were inherited by his two daughters they subsequently passed out of
the hands of the Heton family on their marriage, inheritance then only
passing down through the male line.

The Henshaw family are particularly numerous in
North East Cheshire. Based on the hamlet of Henshaw in Siddington,
the landed family have existed here since Saxon times and saw later
migrations to Ireland and America. Henshaw is noted in the Domesday
book as “Hofinchel”. Other variant spellings found in English
records are Henshawe, Henshall, Hanshaw and Hinshaw. Henshaw Hall
Farm in the village of Siddington occupies a place formerly known
as Henneschae (‘hens’ copse’). This family existed in the area from
about 1250 according to some books on Cheshire history. One member
was slain at the Battle of Blackwater, during the O’Neil rebellion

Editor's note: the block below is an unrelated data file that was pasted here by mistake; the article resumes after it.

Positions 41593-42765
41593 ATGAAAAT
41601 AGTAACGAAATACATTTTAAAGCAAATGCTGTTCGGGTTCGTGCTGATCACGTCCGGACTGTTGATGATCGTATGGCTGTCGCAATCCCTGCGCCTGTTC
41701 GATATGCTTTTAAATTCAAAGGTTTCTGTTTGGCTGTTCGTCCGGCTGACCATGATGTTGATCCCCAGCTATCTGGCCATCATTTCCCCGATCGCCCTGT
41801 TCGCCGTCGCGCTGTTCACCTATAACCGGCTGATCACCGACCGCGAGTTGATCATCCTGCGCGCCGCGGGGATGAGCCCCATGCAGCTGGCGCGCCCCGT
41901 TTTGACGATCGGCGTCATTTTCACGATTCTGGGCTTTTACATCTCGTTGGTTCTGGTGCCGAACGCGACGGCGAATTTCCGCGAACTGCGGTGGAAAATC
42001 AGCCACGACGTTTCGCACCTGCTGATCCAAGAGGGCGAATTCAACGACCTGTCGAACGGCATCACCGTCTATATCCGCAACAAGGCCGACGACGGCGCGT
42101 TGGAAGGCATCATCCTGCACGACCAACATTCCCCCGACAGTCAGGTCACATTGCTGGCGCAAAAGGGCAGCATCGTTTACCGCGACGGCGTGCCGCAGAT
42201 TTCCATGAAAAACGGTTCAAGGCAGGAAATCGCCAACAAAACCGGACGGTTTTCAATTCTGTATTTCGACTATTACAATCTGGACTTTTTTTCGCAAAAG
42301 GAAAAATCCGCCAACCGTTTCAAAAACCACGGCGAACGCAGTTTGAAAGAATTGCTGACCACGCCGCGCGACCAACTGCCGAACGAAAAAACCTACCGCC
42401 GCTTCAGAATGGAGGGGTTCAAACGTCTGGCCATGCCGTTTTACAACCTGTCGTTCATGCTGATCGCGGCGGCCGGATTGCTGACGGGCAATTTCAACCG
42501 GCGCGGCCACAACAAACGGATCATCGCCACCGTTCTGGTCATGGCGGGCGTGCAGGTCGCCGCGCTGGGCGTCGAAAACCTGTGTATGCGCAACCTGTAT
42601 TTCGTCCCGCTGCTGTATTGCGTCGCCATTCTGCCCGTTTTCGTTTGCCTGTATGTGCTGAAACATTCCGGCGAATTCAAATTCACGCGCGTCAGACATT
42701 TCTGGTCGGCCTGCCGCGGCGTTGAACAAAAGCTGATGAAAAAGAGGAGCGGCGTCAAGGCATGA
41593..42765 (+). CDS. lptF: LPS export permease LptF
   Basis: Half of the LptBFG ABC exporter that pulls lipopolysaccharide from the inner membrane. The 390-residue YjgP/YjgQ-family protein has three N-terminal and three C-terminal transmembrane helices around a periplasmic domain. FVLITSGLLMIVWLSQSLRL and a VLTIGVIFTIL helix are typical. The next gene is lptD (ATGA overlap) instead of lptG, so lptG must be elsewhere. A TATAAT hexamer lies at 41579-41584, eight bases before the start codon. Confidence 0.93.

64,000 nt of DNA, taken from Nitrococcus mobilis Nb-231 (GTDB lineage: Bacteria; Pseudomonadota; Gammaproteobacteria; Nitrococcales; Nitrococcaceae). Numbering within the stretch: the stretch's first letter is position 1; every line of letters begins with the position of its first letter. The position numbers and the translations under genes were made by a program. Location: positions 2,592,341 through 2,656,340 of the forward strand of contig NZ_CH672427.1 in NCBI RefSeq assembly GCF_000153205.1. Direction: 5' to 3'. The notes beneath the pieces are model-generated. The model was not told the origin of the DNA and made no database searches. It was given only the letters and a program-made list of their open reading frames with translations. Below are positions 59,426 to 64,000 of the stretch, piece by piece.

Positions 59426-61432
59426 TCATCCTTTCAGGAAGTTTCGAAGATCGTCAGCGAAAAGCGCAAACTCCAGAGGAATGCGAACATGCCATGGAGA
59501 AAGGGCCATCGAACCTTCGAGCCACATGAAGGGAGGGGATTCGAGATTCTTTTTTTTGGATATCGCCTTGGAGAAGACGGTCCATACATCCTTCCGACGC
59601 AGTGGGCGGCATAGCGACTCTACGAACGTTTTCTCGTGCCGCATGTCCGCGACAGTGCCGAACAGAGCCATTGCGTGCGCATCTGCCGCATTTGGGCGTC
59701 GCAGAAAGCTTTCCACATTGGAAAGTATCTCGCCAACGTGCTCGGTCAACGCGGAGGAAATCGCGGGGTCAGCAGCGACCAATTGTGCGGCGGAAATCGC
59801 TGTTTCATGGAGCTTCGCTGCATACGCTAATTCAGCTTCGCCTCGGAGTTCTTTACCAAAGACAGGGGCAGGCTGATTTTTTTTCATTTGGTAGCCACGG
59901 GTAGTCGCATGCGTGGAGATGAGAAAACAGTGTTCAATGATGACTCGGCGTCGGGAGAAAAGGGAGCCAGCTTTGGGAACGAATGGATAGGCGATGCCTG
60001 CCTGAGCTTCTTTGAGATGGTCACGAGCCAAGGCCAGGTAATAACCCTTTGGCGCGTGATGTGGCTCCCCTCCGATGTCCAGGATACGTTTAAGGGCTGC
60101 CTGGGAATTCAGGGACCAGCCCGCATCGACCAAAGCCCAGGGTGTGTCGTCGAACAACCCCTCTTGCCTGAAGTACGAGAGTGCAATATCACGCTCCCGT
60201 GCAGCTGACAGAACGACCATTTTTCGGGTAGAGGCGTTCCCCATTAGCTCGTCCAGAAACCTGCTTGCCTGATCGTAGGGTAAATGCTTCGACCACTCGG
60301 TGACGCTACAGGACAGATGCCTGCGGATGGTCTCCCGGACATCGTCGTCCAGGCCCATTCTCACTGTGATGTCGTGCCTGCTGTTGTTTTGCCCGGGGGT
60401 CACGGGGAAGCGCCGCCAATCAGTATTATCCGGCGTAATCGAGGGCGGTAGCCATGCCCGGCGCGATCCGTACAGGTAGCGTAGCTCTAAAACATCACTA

around 1596.

The Heskeths originally acquired the Manor of Rufford
through intermarriage with the Fitton Family, when in 1275 Maud Fitton
married Sir Thomas Hesketh of Holmeswood, and half of Rufford came
by way of a dowry Their grandson, Sir John de Hesketh, later married
Alice Fitton, and thereby secured the rest of the estate and became
Lord of the Manor. Heskeths had for some time lived at Martholme but
eventually Rufford became the family’s main home.
The Heskeths were great benefactors of the Church of St Lawrence at
Great Harwood. Thomas Hesketh founded a Chantry at the Church in 1521
and bequeathed it an endowment of land. His son, (also Thomas), was
knighted at the coronation of Mary Tudor in 1553. Despite being a